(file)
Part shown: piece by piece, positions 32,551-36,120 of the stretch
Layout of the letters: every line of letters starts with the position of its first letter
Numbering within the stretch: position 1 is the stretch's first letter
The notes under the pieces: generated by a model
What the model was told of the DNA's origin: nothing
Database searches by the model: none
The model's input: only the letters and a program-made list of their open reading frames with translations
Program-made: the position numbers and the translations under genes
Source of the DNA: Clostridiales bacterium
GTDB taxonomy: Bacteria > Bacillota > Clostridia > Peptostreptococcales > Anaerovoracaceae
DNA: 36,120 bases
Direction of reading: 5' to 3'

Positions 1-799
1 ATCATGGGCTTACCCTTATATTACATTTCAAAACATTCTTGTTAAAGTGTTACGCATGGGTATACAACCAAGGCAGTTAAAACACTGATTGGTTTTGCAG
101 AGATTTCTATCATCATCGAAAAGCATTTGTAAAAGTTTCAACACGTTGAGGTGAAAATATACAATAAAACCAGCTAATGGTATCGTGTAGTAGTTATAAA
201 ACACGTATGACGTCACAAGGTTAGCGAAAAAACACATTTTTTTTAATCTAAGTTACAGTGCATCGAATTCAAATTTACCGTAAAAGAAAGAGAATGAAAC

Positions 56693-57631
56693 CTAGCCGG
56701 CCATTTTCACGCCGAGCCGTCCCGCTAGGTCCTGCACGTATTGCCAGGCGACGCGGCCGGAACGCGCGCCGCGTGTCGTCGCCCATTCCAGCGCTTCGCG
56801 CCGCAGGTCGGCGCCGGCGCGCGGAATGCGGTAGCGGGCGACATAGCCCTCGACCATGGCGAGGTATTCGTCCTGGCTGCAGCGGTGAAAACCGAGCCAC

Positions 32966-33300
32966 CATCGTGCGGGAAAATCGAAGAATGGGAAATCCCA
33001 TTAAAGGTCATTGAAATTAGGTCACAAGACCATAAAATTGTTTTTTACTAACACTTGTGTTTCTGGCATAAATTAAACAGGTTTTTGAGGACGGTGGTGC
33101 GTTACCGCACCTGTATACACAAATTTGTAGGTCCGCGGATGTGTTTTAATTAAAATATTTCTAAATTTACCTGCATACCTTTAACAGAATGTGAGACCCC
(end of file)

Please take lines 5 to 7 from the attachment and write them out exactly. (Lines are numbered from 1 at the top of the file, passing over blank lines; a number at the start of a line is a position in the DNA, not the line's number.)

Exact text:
What the model was told of the DNA's origin: nothing
Database searches by the model: none
The model's input: only the letters and a program-made list of their open reading frames with translations